Language Selection

English French German Italian Portuguese Spanish

OpenVZ Delivers Easy Virtualization

Filed under
Software

Understanding virtualization is not an easy thing to do. The concept of many virtual machines running on board a single physical machine sounds all well and good but to many, even in the IT field, the idea seems rather, well... virtual.

There are those who do understand the concept quite well, but even they may be hard pressed at times to find a cost- and performance-effective way to implement virtualization in their organization. It doesn't help that there are multiple approaches to virtualization--each with their own pros and cons. It was a discussion of these virtualization approaches and how his own virtualization project, OpenVZ. works that brought SWsoft's Kirill Kolyshkin to last month's Southern California Linux Expo.

Kolyshkin, the leader and project manager for the OpenVZ project, addressed the four primary areas of virtualization in his talk at SCALE. Most familiar to end-users is the hardware virtualization approach, which is used by software products such as VMWare, Bochs, and QEmu. The chief advantage of these applications is that they can pretty much run any arbitrary operating system. But the cost seems rather high: management tools are slow and complex, the tools don't scale well, and they have a low performance level.

Full Story.

More in Tux Machines

Snappy Open House Is Your Chance to Get Familiar with Ubuntu Snappy

Nicholas Skaggs had the great pleasure of announcing a couple of days ago yet another innovation from Canonical, Snappy Open House, a new way for Ubuntu developers, contributors, and members of the community to get familiar with the Snappy technology created by Canonical for its Ubuntu Linux operating system. Read more Also: First Ubuntu Snappy Open House Announced, UbuCon Germany Planning Continues

Linux 4.2 Bringing Support For ARCv2, HS38 CPU Cores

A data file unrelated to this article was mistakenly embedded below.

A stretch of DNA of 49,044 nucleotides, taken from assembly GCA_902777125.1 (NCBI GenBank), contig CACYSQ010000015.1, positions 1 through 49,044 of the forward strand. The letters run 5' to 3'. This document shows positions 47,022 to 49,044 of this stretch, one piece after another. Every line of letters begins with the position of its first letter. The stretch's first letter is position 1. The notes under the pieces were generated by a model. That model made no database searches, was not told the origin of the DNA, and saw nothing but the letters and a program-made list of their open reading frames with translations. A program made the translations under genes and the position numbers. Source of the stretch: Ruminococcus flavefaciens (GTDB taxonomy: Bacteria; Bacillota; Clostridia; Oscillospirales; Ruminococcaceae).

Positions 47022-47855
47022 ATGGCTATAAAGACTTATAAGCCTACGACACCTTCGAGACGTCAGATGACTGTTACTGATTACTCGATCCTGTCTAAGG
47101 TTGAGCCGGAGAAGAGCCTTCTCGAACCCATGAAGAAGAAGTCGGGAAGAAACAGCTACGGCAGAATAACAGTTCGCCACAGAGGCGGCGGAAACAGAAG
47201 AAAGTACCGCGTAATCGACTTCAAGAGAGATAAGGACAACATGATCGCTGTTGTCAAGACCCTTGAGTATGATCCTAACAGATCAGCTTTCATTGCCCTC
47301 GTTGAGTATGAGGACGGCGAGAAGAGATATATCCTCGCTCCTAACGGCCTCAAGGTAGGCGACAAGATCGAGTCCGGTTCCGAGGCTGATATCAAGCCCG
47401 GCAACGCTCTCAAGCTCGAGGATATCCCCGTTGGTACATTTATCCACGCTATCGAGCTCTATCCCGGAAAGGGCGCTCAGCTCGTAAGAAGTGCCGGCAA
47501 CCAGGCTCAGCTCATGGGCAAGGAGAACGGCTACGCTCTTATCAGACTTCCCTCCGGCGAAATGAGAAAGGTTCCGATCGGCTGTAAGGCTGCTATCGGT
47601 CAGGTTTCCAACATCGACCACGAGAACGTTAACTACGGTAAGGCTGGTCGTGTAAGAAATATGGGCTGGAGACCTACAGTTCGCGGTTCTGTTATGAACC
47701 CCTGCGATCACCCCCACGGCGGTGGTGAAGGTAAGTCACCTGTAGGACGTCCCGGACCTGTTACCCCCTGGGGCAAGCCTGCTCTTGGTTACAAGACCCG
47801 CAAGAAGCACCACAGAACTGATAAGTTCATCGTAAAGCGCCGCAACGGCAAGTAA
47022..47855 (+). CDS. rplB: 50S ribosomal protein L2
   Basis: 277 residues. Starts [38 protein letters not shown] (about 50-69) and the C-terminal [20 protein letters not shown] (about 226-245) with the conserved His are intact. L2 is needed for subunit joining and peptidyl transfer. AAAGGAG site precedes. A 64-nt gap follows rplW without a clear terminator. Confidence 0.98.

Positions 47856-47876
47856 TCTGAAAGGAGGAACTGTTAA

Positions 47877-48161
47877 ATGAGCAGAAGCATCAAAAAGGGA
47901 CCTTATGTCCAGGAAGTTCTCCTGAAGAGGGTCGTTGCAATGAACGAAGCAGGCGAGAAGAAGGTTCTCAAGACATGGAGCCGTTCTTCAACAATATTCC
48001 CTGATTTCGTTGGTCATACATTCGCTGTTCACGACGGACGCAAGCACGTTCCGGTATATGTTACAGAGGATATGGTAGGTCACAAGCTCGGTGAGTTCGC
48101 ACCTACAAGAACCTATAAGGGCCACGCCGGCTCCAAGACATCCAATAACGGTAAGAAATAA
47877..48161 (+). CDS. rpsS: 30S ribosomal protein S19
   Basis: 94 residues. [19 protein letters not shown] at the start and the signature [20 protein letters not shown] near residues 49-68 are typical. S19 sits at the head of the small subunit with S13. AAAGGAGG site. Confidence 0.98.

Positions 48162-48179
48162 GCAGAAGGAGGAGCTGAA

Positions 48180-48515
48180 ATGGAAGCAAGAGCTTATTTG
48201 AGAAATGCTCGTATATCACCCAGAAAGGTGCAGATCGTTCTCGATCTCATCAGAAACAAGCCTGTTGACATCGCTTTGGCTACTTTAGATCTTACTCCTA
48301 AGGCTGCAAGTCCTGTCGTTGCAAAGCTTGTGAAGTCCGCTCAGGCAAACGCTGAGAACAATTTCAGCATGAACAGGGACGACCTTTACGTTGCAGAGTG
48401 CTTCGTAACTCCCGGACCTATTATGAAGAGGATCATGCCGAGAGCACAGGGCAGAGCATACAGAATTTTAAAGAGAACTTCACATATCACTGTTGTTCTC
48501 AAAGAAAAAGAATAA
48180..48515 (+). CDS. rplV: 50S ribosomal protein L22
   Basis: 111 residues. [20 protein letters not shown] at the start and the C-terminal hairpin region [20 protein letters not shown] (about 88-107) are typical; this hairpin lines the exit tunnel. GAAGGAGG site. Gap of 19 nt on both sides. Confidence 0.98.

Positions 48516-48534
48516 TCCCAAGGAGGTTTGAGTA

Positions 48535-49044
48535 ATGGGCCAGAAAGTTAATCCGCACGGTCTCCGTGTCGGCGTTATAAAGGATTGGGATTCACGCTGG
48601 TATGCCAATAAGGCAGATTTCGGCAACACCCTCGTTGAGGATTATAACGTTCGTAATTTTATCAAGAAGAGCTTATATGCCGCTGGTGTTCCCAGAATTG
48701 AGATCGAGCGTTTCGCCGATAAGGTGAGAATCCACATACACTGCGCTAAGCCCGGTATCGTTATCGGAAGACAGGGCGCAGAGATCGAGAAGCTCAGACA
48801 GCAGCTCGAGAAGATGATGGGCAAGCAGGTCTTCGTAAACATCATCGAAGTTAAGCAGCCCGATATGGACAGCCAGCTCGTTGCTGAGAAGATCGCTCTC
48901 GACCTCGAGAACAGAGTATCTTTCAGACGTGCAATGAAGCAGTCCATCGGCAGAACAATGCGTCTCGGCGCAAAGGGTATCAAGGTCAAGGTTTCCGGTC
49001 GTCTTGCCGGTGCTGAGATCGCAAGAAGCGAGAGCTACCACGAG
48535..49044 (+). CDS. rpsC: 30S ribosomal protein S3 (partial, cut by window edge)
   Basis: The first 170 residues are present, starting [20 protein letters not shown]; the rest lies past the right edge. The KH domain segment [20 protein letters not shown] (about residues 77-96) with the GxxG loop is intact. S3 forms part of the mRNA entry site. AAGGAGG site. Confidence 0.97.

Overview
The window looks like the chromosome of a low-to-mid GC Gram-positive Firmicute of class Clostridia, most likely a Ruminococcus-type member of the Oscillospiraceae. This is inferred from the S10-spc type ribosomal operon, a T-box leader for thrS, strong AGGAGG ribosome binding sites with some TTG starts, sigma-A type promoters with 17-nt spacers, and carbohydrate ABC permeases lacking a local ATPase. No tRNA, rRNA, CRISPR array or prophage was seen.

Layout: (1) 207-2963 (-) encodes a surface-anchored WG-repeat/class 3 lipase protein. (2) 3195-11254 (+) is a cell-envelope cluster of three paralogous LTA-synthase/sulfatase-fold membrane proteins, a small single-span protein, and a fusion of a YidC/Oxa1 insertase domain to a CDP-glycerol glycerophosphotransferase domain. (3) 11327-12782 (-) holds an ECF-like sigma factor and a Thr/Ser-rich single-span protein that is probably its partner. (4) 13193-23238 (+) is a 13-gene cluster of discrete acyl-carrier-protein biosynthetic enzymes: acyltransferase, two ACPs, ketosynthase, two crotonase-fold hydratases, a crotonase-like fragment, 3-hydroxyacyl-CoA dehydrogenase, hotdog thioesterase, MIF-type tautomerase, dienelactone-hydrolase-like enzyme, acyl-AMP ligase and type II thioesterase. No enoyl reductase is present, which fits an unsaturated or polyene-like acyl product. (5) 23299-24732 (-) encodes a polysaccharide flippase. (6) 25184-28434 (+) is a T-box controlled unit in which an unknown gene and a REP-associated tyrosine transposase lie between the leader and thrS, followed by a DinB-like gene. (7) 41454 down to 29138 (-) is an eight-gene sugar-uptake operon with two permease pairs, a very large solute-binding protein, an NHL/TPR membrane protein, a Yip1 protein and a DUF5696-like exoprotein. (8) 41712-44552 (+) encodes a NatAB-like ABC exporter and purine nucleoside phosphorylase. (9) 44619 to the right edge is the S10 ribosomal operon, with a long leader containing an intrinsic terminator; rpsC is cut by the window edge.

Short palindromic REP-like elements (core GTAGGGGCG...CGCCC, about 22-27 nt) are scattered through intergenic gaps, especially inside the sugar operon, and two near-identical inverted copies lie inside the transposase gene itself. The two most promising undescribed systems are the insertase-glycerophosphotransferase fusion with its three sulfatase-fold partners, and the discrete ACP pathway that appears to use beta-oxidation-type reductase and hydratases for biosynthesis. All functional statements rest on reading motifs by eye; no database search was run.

The ARC architecture updates for the Linux 4.2 kernel have landed. With the ARC architecture updates in Linux 4.2 comes support for HS38 cores, which in turn are based on the Synopsys next-gen ISA known as ARCv2. The ARCv2 ISA is faster and more feature-rich than their original instruction set architecture. The HS38 cores have a 10-stage pipeline core with MMU support, SMP up to four cores, and other new features. The HS38 processor is still 32-bit and is "optimized for high-performance embedded applications running Linux." Read more Also: Radeon & AMDGPU DRM Fixes Queue Up For Linux 4.2

Ubuntu Touch OTA-5 Will Bring a New Thumbnailer in Unity 8, Support for Refunds

Canonical's Alejandro J. Cura had the great pleasure of reporting a few hours ago that the upcoming OTA-5 update for the Ubuntu Touch mobile operating system will get some attractive new features in the Unity 8 user interface. Read more

The July 2015 issue of the PCLinuxOS Magazine

With the exception of a brief period in 2009, The PCLinuxOS Magazine has been published on a monthly basis since September, 2006. The PCLinuxOS Magazine is a product of the PCLinuxOS community, published by volunteers from the community. The magazine is lead by Paul Arnote, Chief Editor, and Assistant Editor Meemaw. The PCLinuxOS Magazine is released under the Creative Commons Attribution-NonCommercial-Share-Alike 3.0 Unported license, and some rights are reserved. Read more